SHANGHAI, Jan. 7 (Xinhua) -- An international team led by Chinese and British scientists found that the mechanism that shapes people's fingerprints is not "skin-deep" but correlates with limb growth.
The findings published on Friday in the journal Cell have lent genetic clues to how people acquire their unique fingerprints and may help find genetic diseases among newborns.
Researchers from the Chinese Academy of Sciences (CAS), Fudan University, University of Edinburgh and institutions in the United States, India and Australia scanned the genomes of more than 23,000 individuals.
They identified 43 fingerprint-associated genetic loci or gene tags in human chromosomes, many of them unreported before.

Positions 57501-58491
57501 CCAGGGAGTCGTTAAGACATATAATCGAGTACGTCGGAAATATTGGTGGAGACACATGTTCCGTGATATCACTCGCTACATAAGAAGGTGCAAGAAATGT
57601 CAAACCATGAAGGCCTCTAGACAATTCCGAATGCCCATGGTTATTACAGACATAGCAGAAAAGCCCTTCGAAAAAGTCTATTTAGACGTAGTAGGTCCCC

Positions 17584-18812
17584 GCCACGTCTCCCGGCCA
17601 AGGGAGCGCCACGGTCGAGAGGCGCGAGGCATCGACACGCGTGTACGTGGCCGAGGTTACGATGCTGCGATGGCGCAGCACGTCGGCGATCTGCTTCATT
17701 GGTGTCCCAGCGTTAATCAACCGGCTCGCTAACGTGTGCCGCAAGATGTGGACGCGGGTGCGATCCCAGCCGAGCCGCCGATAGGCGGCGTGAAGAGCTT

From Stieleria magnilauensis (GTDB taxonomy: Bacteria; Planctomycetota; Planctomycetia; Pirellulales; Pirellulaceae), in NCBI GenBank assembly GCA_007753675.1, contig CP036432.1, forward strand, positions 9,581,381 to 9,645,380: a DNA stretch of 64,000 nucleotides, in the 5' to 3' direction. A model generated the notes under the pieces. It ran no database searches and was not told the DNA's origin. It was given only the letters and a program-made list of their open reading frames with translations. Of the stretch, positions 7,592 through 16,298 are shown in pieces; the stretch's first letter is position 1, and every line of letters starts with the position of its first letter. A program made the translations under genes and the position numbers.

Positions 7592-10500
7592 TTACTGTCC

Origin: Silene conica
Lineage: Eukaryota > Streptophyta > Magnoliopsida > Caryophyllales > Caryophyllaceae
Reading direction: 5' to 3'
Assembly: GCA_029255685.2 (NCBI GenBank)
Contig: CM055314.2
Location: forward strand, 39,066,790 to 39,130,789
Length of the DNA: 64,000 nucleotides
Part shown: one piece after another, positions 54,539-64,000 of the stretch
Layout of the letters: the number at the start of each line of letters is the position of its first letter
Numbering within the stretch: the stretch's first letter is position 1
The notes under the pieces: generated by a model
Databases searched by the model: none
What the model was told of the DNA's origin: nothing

Those genes are found to be linked with general limb development pathways, instead of skin pathways as previously thought, said Wang Sijia, a researcher with Shanghai Institute of Nutrition and Health under CAS and the paper's co-corresponding author.
The researchers reported a variant near gene EVI1, which is noticeably related to the patterns on a human's middle three fingers.
The new study provided a biological explanation to the phenomenon that people's index, middle and ring fingers have similar patterns.
Experiments on mice and human fetal tissue showed that what facilitates the EVI1 expression is limb-linked mesenchymal cells rather than skin-linked epithelial cells.
The researchers also found that fingerprint patterns are genetically correlated with hand proportions.
Some congenital diseases are known to be linked with particular finger patterns. Therefore, they are looking forward to translating their findings into clinical tools for early diagnosis for newborns. ■